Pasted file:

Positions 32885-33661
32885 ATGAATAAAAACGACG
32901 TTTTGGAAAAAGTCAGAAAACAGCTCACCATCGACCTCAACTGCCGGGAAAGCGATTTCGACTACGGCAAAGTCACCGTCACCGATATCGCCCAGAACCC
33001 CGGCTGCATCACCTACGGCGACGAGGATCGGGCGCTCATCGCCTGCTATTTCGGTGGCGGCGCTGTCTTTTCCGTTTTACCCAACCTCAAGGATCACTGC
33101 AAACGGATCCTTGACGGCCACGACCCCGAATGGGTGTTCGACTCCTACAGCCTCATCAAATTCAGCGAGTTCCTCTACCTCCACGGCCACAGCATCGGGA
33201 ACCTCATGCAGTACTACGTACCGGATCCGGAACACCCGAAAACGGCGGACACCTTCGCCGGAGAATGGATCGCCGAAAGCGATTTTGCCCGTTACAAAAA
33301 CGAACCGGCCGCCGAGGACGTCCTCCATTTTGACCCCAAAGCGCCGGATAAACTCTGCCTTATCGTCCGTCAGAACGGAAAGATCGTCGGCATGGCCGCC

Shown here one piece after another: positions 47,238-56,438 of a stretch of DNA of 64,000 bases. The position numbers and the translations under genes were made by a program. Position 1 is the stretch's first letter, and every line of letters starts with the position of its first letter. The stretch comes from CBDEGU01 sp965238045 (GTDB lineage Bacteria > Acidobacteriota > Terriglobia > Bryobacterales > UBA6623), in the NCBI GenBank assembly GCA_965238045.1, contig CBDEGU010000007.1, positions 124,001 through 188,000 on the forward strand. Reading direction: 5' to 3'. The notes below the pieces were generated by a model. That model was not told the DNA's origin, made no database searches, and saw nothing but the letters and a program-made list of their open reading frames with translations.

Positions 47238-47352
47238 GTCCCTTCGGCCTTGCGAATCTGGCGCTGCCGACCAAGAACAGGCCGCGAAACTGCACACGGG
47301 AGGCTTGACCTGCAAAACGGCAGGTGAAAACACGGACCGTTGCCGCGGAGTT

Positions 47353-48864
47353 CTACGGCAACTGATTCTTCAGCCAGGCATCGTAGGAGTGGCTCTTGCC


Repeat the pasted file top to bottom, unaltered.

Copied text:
Positions 32885-33661
32885 ATGAATAAAAACGACG
32901 TTTTGGAAAAAGTCAGAAAACAGCTCACCATCGACCTCAACTGCCGGGAAAGCGATTTCGACTACGGCAAAGTCACCGTCACCGATATCGCCCAGAACCC
33001 CGGCTGCATCACCTACGGCGACGAGGATCGGGCGCTCATCGCCTGCTATTTCGGTGGCGGCGCTGTCTTTTCCGTTTTACCCAACCTCAAGGATCACTGC
33101 AAACGGATCCTTGACGGCCACGACCCCGAATGGGTGTTCGACTCCTACAGCCTCATCAAATTCAGCGAGTTCCTCTACCTCCACGGCCACAGCATCGGGA
33201 ACCTCATGCAGTACTACGTACCGGATCCGGAACACCCGAAAACGGCGGACACCTTCGCCGGAGAATGGATCGCCGAAAGCGATTTTGCCCGTTACAAAAA
33301 CGAACCGGCCGCCGAGGACGTCCTCCATTTTGACCCCAAAGCGCCGGATAAACTCTGCCTTATCGTCCGTCAGAACGGAAAGATCGTCGGCATGGCCGCC

Shown here one piece after another: positions 47,238-56,438 of a stretch of DNA of 64,000 bases. The position numbers and the translations under genes were made by a program. Position 1 is the stretch's first letter, and every line of letters starts with the position of its first letter. The stretch comes from CBDEGU01 sp965238045 (GTDB lineage Bacteria > Acidobacteriota > Terriglobia > Bryobacterales > UBA6623), in the NCBI GenBank assembly GCA_965238045.1, contig CBDEGU010000007.1, positions 124,001 through 188,000 on the forward strand. Reading direction: 5' to 3'. The notes below the pieces were generated by a model. That model was not told the DNA's origin, made no database searches, and saw nothing but the letters and a program-made list of their open reading frames with translations.

Positions 47238-47352
47238 GTCCCTTCGGCCTTGCGAATCTGGCGCTGCCGACCAAGAACAGGCCGCGAAACTGCACACGGG
47301 AGGCTTGACCTGCAAAACGGCAGGTGAAAACACGGACCGTTGCCGCGGAGTT

Positions 47353-48864
47353 CTACGGCAACTGATTCTTCAGCCAGGCATCGTAGGAGTGGCTCTTGCC